Map of South West England Organic Farms

Map of South West England Organic Farms

My map of cool places to WWOOf in the UK… I’ll let you know more after the summer.



Well I can’t think of any other concept so misunderstood in today’s world than leadership. We seem to fall back on a idea on leadership as military concept… the ability to “lead the guys over the top” for king and country and maybe to certain death… I certainly this is appropriate in some situations.  But increasingly the kind of leadership we need in today’s world is something quite different.  Well there are a couple of things I have learned.  Firstly we need to be ‘authentic’ which means our leadership is congruent with our deepest values and getting in touch with these through self-awareness practices is key. There is a great network: “ALIA creates powerful incubators for learning and growth. At ALIA programs you will learn how to cultivate and empower everyone’s leadership, including your own. You will discover new ways of seeing and solving complex problems, and you will develop lasting connections with pioneering leaders, entrepreneurs, and social innovators.” More I will tell you. And the other breakthrough concept for me is that leadership is about the ability to harness collective intelligence and no-one does that better than the Art of Hosting: “Hosting is an emerging set of practices for facilitating group conversations of all sizes, supported by principles that: maximize collective intelligence; welcome and listen to diverse viewpoints; maximize participation and civility; and transform conflict into creative cooperation.” WOW. ALIA and the Art of Hosting are beautiful gems in a human world that so often misses the heartfelt, collective and authentic.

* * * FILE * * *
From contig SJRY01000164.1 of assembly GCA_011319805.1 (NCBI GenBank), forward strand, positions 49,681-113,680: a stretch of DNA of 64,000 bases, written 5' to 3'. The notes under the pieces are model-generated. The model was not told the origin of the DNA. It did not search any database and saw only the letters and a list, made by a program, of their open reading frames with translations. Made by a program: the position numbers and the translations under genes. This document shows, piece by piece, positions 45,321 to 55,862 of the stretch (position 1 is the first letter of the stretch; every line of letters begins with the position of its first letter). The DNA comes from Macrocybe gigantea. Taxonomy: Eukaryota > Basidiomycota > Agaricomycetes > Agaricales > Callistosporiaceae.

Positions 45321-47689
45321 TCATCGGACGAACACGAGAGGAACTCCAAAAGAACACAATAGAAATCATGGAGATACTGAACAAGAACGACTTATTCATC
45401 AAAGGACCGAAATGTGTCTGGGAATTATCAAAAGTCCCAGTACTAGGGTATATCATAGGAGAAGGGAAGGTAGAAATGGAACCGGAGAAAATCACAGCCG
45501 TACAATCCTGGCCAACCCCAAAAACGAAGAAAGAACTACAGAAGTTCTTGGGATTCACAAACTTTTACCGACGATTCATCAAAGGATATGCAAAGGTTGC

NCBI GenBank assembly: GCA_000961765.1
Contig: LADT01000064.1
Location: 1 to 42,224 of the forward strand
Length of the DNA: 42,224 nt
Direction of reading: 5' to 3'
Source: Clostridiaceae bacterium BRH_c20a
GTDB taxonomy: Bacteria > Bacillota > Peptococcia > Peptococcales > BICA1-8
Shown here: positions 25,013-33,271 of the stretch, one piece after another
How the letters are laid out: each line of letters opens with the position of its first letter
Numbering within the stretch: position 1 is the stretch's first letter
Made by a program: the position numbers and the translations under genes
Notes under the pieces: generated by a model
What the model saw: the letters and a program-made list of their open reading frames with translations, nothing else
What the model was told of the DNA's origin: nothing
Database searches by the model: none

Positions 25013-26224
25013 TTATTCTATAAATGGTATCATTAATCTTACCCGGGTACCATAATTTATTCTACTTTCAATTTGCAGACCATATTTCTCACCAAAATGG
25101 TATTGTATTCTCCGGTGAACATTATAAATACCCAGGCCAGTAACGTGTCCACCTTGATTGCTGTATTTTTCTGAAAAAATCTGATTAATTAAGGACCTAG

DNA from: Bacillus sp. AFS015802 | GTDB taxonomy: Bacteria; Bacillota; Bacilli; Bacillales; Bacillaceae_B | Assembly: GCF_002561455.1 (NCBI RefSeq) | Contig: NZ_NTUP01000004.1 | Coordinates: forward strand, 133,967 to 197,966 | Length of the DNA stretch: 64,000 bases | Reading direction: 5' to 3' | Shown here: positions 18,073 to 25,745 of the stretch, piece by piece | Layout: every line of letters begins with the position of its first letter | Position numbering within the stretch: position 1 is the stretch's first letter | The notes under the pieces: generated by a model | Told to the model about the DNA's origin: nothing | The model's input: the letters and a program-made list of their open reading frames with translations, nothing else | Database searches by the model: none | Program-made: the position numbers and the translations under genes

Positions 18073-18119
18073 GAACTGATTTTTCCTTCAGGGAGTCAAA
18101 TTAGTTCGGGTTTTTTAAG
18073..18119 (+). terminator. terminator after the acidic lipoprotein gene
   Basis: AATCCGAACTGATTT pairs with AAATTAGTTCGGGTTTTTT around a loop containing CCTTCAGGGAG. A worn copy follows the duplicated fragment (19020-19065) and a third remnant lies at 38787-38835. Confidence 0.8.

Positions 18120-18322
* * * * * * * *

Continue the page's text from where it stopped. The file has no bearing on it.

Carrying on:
May and westward bound..

Well, its been a while since I lasted posted anything and I think it will take some time to get into the groove and really figure out what I want to say. But certainly sustainability, leadership, horticulture, presence and a rather dry humor will no doubt feature heavily.

I am recently spent a year in Sweden studying Sustainability Leadership and found my passion kept coming back to sustainable food production. I’m therefore planning on doing some further education in sustainable horticulture in late 2012 but in the meantime I really want to pitch in and get my hand dirty with some practical experience. I guess I have a dream of at least having a smallholding one day even if its not an commercial proposition. I have some horticultural experience having worked on various organic community allotments over the years including in Devon, Schumacher College and Embercombe, and most notably I spent six months as a gardener living in the Findhorn Foundation Community earlier this year.

Next step is I am walking from Dorset along the South West Coast Path once the rain eases so.. I’ll post along the way .. then WOOFING over the summer.

Hoki Koki, Pip, from my iPad

Change is not a destination, just as hope is not a strategy.

As a graduate of a Masters programme entitled Strategic Leadership towards Sustainability I was initially impressed by the combination of some of the sexiest power words in the English language. Having taken these words apart and tried to but them back together again I have now concluded they are some of the most over-used, abused and unhelpful words, and almost certain to come up in any game of “bullshit bingo”.

Let’s look at some of the popular ways that strategic is used as a euphemism for something much more prosaic.